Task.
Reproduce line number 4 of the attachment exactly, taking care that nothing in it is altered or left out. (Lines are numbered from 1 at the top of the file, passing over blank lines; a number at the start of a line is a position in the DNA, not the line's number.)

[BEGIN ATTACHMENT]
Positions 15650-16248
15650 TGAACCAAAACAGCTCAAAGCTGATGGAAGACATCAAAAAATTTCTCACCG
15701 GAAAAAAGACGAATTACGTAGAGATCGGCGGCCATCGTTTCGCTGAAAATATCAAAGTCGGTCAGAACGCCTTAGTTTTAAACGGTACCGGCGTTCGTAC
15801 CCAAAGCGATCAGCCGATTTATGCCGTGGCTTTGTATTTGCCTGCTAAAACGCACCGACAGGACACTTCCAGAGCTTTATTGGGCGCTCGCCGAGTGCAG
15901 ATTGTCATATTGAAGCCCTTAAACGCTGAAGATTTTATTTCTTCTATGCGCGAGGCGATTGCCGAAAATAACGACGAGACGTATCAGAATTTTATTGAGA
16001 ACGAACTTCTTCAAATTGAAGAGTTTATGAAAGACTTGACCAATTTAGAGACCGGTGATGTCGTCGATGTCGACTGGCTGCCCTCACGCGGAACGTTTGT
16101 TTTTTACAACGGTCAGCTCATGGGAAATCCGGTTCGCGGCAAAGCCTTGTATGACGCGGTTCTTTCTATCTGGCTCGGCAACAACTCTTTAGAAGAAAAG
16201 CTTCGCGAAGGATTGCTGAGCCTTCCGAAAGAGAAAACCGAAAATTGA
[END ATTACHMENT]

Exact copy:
15801 CCAAAGCGATCAGCCGATTTATGCCGTGGCTTTGTATTTGCCTGCTAAAACGCACCGACAGGACACTTCCAGAGCTTTATTGGGCGCTCGCCGAGTGCAG